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Gender Reassignment

January 17th, 2010

Discrimination on the grounds of gender reassignment


Definition of transgender discrimination

It is unlawful to treat a person less favourably because he or she intends to undergo, is undergoing, or has undergone gender reassignment. because it is perceived that he or she intends to undergo, is undergoing, or has undergone gender reassignment. or because they associate with someone who  intends to undergo, is undergoing, or has undergone gender reassignment.(direct discrimination).


It is also unlawful to impose a provision, criterion or practice which puts persons intending to undergo, undergoing, or who have undergone gender reassignment at a disadvantage when compared to others (Indirect discrimination).


Scope of unlawful transgender discrimination

The scope of unlawful discrimination against job applicants and employees includes prohibition of discrimination in offering employment, in the terms of employment, refusing employment, in the way the employer provides access to promotion, transfer, training or receiving any other benefit, subjecting a person to a detriment or dismissing them.

In some circumstances an employer may be able to justify less favourable treatment.

Harassment on the grounds of gender reassignment is also unlawful. Harassment is defined as unwanted conduct which has the purpose or effect of violating a person’s dignity or creating an intimidating, hostile, degrading humiliating or offensive environment.

It is also unlawful to victimise someone for complaining about discrimination on the grounds of gender reassignment.


Absences relating to gender reassignment

The Equality Act 2010 also makes it unlwful to treat a transexual who is absent from work because of gender reassignment less faviourably than someone who is absent from work because of sickness or injury or than someone who is absent for some other reason and it is not reasonable to treat them less favourably.

Enforcing rights

Claims of unlawful discrimination can be brought by job applicants, employees, workers, contractors, and others by issuing a claim in the Employment Tribunal. There is no qualifying period of employment, before a claim can be made, but any claim must be registered with the Tribunal within 3 months of the act of discrimination, or where there has been a series of incidents which can be characterised as a single act of discrimination, within 3 months of the latest  incident of discrimination.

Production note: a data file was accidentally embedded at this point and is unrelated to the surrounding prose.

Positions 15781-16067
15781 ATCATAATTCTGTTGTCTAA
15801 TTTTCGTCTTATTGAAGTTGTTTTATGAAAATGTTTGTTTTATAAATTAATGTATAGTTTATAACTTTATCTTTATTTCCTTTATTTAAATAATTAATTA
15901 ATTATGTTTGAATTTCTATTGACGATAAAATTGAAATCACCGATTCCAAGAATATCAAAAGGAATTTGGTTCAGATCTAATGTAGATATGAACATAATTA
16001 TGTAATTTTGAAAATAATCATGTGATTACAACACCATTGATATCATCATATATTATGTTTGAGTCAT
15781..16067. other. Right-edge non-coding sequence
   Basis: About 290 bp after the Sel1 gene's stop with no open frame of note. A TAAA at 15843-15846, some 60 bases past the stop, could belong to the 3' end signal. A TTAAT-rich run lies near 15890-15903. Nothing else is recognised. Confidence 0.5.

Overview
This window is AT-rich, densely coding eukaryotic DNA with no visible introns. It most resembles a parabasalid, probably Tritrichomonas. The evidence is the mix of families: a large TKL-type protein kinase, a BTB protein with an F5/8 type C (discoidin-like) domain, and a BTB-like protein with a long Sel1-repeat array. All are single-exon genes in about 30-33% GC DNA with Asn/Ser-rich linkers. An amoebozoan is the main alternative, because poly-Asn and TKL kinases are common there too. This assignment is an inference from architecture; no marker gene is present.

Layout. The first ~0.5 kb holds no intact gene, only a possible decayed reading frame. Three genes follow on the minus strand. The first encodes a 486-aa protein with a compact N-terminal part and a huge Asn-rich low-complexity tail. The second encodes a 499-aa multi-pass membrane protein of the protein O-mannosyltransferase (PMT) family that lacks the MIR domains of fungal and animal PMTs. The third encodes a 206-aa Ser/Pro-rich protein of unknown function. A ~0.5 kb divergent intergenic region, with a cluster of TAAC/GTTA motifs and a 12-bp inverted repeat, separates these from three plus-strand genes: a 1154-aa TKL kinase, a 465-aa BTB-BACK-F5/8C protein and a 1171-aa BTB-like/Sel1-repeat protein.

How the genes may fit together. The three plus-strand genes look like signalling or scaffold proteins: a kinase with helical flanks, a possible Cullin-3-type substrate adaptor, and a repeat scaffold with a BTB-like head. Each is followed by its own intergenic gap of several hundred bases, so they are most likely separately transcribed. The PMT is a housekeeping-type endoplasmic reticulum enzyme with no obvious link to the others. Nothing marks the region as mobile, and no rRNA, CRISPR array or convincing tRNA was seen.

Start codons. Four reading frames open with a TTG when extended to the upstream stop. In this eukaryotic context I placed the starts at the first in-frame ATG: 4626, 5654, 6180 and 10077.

There is a provision for a potential Claimant to obtain information in relation to a potential claim of discrimination by sending a questionnaire to the employer.

Employers are liable for the discriminatory conduct of their employees even if they did not know about it at the time. Exceptionally, if an employer has done all it can do to prevent unlawful discrimination, it may be able to avoid liability.

Claims can also be brought against the individuals who caused the discrimination, employees might choose to do this because they want the individual to be liable for what they did, if there is a risk that the employer can avoid liability, or if there is a risk of the employer’s business going into liquidation.


Tips for finding a solicitor to deal with a claim of discrimination

Specialist legal knowledge and experience is a good start, but to “get the edge” it is useful to find a solicitor with experience of representing clients at Employment Tribunals, particularly at the Employment Tribunal where your case is likely to be heard. This is because familiarity with the way a Tribunal is likely to assess particular cases and particular circumstances helps effective advice and preparation right from the start.

Most of our experience here at John Halson solicitors is based in representing clients at the Liverpool Employment Tribunal which covers claims arising from people who have worked in north and central Cheshire including Chester, Warrington, Northwich, Middlewich, Winsford, Tarporley, Ellesmere Port, Great Sutton, Frodsham; and Merseyside including Liverpool, Birkenhead and the Wirral,  Widnes, Runcorn, St Helens, Kirkby, Maghull, Skelmersdale, Ormskirk, Southport, and Formby.

We also regularly appear in the Manchester Employment Tribunal and occasionally in the Leeds, Birmingham and Shrewsbury Tribunals.



ACAS guidance

Equality and Human rights Commission



Please note that the information on this page is intended to be a guideline and is therefore a summary of the law only and not a complete guide. Before taking any action based on this information you are strongly advised to take legal advice. Whilst every effort has been made to ensure that the information contained on this page is up to date and accurate, no guarantee can be given to this effect.

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